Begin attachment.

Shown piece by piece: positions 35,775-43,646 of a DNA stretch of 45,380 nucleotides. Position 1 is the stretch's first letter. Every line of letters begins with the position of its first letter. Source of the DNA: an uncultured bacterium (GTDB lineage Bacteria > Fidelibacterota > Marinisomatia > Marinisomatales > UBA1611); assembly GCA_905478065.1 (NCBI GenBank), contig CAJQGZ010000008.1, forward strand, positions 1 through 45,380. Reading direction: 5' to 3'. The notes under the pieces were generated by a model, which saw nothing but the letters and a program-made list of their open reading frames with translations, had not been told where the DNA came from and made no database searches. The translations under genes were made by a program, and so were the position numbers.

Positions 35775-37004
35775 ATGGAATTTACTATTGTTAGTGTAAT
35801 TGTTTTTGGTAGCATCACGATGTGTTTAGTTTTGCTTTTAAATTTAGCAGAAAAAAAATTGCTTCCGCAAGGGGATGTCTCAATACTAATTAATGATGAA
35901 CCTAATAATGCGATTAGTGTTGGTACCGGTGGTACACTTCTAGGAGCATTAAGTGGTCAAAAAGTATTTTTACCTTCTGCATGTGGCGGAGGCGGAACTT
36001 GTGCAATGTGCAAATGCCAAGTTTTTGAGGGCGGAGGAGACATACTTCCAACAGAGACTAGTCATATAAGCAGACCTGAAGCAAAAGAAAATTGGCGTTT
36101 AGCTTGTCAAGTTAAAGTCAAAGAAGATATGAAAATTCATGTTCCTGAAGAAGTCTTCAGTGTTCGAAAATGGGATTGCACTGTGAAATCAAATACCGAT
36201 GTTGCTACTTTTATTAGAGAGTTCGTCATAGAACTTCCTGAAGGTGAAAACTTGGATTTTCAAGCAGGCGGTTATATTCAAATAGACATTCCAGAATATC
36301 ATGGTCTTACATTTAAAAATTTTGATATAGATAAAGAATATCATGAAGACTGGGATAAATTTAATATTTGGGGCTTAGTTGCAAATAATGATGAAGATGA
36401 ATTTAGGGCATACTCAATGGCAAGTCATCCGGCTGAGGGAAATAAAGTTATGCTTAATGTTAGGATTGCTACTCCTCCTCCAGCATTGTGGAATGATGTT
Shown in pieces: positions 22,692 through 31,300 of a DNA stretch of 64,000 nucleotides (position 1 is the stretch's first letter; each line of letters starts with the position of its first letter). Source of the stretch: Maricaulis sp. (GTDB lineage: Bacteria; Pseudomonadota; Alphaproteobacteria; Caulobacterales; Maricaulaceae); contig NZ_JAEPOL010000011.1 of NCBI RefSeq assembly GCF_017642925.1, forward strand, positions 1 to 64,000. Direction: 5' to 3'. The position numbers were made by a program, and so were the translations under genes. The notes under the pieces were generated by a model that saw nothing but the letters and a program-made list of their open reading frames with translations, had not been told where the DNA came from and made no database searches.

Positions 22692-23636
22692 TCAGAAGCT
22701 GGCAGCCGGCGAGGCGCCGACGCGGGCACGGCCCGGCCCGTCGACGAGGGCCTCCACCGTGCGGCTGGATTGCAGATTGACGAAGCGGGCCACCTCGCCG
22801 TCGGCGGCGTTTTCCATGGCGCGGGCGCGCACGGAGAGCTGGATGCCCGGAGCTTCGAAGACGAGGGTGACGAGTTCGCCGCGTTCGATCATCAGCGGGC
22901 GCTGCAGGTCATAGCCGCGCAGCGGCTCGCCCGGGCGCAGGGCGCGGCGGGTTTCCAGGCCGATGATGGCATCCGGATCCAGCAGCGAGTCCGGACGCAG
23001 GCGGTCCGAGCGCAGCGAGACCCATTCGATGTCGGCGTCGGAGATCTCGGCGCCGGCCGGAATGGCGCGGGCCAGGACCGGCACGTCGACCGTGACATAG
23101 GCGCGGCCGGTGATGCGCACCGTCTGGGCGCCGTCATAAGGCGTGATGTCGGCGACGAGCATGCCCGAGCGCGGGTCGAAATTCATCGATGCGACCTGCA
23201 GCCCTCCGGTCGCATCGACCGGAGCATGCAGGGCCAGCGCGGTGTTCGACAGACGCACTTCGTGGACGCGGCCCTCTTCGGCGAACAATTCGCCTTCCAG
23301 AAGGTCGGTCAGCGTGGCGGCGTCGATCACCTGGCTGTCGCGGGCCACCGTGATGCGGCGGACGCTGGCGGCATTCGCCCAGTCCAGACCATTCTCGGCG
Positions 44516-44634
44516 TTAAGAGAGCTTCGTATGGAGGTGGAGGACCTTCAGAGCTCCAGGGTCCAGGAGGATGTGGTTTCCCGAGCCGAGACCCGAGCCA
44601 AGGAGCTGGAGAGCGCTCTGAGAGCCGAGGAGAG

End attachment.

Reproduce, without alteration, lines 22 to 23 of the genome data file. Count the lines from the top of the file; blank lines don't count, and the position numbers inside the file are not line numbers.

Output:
44516 TTAAGAGAGCTTCGTATGGAGGTGGAGGACCTTCAGAGCTCCAGGGTCCAGGAGGATGTGGTTTCCCGAGCCGAGACCCGAGCCA
44601 AGGAGCTGGAGAGCGCTCTGAGAGCCGAGGAGAG